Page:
I admit the pre 1.2 versions were extremely limited and unusable in production while we are coming close to something more playable.
    Which did not stop you from promoting it :)


    >Creator is marketed as being for corporate >developers.

    You will notice that I used the Sun term about this one and that you jumped right in.:)
    Corporate by your definition is to do something quick and dirty..like…mm..oh, you want to get the VB developpers, right ?


    >JSF just isn’t bound to one specific type of >developer. Only Creator makes choices on top of >JSF (use JSPs) so corporate developers don’t >have to make them. JSF doesn’t force you into >Creator (or any other tool). Where did that >come from?

    Explain to me why is:
    1) Sun doing JSF
    2) Sun doing Creator
    What could drive ‘corporate’ developers to Creator ? Do you think that ‘corporate’ architects evangelized by Sun evangelists could be a factor ? Why is Creator important to Sun ? is it so that it pushes fast toward JSF adoption ? Why ?


    >Now, it’s been 3 posts and you haven’t come up >with anything constructive or specific here. >Come on, give me something real or move on…

    Like if such sentence was constructive…
    Being psychotic is not an alternative to neurotiscism.


    >Oh, and I wouldn’t recommend Lake Baikal with >or without sandals. Way too much pollution…

    Pollution stops at your door. Right.

    I leave you at your thoughts. See you later :)

  8. So acting psychotic finally got me some answers. Good.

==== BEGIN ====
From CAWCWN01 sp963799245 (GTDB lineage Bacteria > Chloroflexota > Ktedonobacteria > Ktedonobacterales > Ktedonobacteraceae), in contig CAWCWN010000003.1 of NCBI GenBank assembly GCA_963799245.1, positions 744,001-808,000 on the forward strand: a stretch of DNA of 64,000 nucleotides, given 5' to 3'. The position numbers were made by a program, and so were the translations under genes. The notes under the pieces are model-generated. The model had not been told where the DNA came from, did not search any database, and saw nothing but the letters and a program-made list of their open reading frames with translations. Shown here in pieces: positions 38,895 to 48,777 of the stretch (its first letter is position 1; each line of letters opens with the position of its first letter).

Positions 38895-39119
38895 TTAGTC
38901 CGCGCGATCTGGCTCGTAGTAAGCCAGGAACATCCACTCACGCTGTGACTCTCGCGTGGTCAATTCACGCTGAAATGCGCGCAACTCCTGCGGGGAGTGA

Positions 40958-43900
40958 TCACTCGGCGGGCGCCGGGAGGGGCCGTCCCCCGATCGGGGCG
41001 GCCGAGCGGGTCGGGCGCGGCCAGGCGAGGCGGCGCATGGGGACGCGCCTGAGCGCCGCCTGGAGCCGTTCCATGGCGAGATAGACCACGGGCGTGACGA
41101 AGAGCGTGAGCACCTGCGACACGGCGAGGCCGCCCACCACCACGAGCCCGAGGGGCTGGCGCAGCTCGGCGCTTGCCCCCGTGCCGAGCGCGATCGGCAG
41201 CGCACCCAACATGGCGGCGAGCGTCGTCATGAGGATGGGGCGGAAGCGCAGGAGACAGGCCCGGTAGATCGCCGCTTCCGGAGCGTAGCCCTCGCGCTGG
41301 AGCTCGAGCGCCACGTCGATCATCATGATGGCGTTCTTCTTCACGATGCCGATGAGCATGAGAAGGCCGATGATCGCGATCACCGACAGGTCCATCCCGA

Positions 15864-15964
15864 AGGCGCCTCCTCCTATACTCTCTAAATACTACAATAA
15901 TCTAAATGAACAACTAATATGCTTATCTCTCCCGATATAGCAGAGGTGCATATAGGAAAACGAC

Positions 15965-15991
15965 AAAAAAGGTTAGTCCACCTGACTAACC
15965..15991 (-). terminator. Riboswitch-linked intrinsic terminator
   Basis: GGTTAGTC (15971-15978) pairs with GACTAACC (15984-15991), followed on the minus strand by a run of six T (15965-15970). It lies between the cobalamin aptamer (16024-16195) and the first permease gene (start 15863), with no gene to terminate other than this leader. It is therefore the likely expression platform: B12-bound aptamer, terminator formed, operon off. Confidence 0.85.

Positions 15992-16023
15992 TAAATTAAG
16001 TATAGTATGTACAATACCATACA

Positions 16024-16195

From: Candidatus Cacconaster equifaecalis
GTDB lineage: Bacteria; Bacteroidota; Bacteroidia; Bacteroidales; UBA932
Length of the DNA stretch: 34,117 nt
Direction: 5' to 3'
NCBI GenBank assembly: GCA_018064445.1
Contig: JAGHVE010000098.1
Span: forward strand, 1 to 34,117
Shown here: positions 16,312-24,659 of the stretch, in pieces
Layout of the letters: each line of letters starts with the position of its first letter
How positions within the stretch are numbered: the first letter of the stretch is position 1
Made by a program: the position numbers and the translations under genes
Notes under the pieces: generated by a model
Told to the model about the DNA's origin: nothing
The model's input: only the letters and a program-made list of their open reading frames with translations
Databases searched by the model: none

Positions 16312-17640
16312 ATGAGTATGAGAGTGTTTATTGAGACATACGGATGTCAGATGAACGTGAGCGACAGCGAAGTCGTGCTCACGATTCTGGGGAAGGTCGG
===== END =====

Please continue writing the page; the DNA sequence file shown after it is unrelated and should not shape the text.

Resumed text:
>> After all you don’t use it yourself, so it never gets in your way, I’m fine with that
    >What do you think ?

    Funny…

    >fork != extension
    NetBeans Platform != NetBeans IDE

    >1.2 is far from being a minimal enhancement
    So you don’t trust Roger Kitain anymore? JSF 1.2 is even time-constrained because it needs to make it into J2EE 5.0. As for 2.0, it’s way too early to tell. It’s very unproven technology at this point…

    >Explain to me why is: 1) Sun doing JSF 2) Sun doing Creator What could drive ‘corporate’ developers to Creator ? Do you think that ‘corporate’ architects evangelized by Sun evangelists could be a factor ? Why is Creator important to Sun ? is it so that it pushes fast toward JSF adoption ? Why ?
    1) Because Java sucks at rapid development (and because we needed a standard web component model).

    2) Because Java sucks at rapid development (and because we needed better tools for that).

    Creator is important to Sun because it proves RAD and Java can go along just fine which means more developers will come to Java (in this case, it’s comparable to the Java Scripting effort). It also proves NetBeans is a great technology to build such a tool.
    Oh, and JSF is a mean, not a goal.

    >btw, I did not like the Microsoft slides.
    And I think Microsoft has excellent tools we need to look up to. There, I’ve said it.
    >Pollution stops at your door. Right.
    No, nor does my culture.